Construction began in 2007, yet so far only two have been completed, after an unending series of protests and legal challenges.

Work has recently restarted, but residents of the nearby village of Higashi – who say that the helipads will be too close to residential areas – have blockaded roads, prevented trucks carrying materials from entering the construction site, and staged sit-ins.

Nearly three quarters of US military resources in Japan are located on the small archipelago to the south of most of Japan’s islands, and residents say they have long been inconvenienced by the base, which was constructed following the country’s defeat in World War II.

Helipad project resumes in Okinawa after barrier removed

Anti-U.S. base demonstrators and riot police clashed here on July 22, when authorities started removing a barricade set up to obstruct a project to build helipads for the U.S. military.

The Defense Ministry’s Okinawa Defense Bureau, which oversees the helipad project, said the barricade, consisting mainly of vehicles, had been dismantled and that construction has resumed.

But the scuffles involved showed that the protesters are far from ending their opposition to the project.

About 100 riot police arrived at a path leading to helipad construction sites near the Takae district of Higashi village in the prefecture’s northern region around 5:30 a.m.

About 200 residents, conservationists and activists had already assembled there to keep the barricade intact. Some lied down or sat on the path to block the police.

However, the riot police forcibly removed the demonstrators. Shoving matches ensued and screams of anger were heard when the protesters were carried away from the site.

“Are you going to lend a hand in the destruction of Yanbaru?” one of the protesters shouted, referring to the forest where helipads will be installed.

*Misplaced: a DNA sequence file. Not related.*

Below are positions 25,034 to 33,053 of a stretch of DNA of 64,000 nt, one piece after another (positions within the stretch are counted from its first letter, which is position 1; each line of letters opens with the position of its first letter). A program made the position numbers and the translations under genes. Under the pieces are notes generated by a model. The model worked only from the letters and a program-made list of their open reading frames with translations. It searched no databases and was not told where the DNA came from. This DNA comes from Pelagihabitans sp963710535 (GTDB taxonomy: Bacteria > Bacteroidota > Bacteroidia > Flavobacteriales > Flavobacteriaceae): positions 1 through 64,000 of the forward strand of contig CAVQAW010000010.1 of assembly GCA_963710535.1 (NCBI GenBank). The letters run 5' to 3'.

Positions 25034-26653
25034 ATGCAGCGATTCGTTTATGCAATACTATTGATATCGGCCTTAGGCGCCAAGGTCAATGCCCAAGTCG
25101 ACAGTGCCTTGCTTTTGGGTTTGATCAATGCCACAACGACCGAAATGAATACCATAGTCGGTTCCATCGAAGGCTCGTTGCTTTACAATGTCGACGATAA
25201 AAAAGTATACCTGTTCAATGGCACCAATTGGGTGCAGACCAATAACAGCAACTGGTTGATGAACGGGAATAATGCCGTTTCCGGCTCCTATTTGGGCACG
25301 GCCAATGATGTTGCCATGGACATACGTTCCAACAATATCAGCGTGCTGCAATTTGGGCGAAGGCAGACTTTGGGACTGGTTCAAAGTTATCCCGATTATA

“We are against the helipad for Osprey,” screamed another, referring to the tilt-rotor aircraft used by the U.S. military.

One woman complained of being ill and requested help from emergency workers.

As of 11 a.m., the vehicle barricade had been removed, but more than 100 cars were still parked on the sides of the road to hinder the project. Supply vehicles still cannot enter the construction sites.

Construction started in 2007, and two helipads were completed by 2014. But work to build the four other helipads was suspended after opponents blockaded the path. On July 11, the day after Upper House election, the defense bureau started preparations to resume the project.

S. Korea premier pelted with eggs, bottles over missile site

Angry residents in a rural South Korean town threw eggs and water bottles at the prime minister and blocked him for more than six hours Friday to protest a plan to deploy an advanced U.S. missile defense system in their neighborhood.

Earlier this week, South Korea announced that the missile system called Terminal High-Altitude Area Defense, or THAAD, will be placed in the southeastern farming town of Seongju by the end of next year to better cope with North Korean threats. Seongju residents launched protests, saying they fear possible health hazards from the missile system.

Prime Minister Hwang Kyo-ahn, accompanied by the defense minister and others, visited Seongju to try to explain the decision to residents but was immediately disrupted by jeers.

Some hurled eggs and water bottles, shouting "We oppose (the THAAD deployment) with our lives," according to TV footage.
A senior police officer was injured on his forehead.

Hwang didn't appear to be directly hit by any objects as security guards and aides used umbrellas and bags to protect him. But his suit jacket was tainted by eggs and he evacuated to a town hall office.

When he and the others came out of the building into a minibus, they were surrounded by hundreds of protesters, some using tractors. Hwang was held in the bus for more than six hours.

South Korean officials have dismissed as groundless a belief that THAAD radar systems emit electromagnetic waves that can cause health problems. Defense officials say the U.S. system is harmless if people stay at least 100 meters (yards) away from it.

The United States has about 28,500 troops in South Korea as deterrence against potential aggression from North Korea.

Seongju residents criticized the government for unilaterally deciding on the deployment without consulting them. About 200 Seongju residents made a protest visit to Seoul's Defense Ministry on Wednesday, and some wrote letters of complaint in blood. A group of 13 local leaders went on a hunger strike.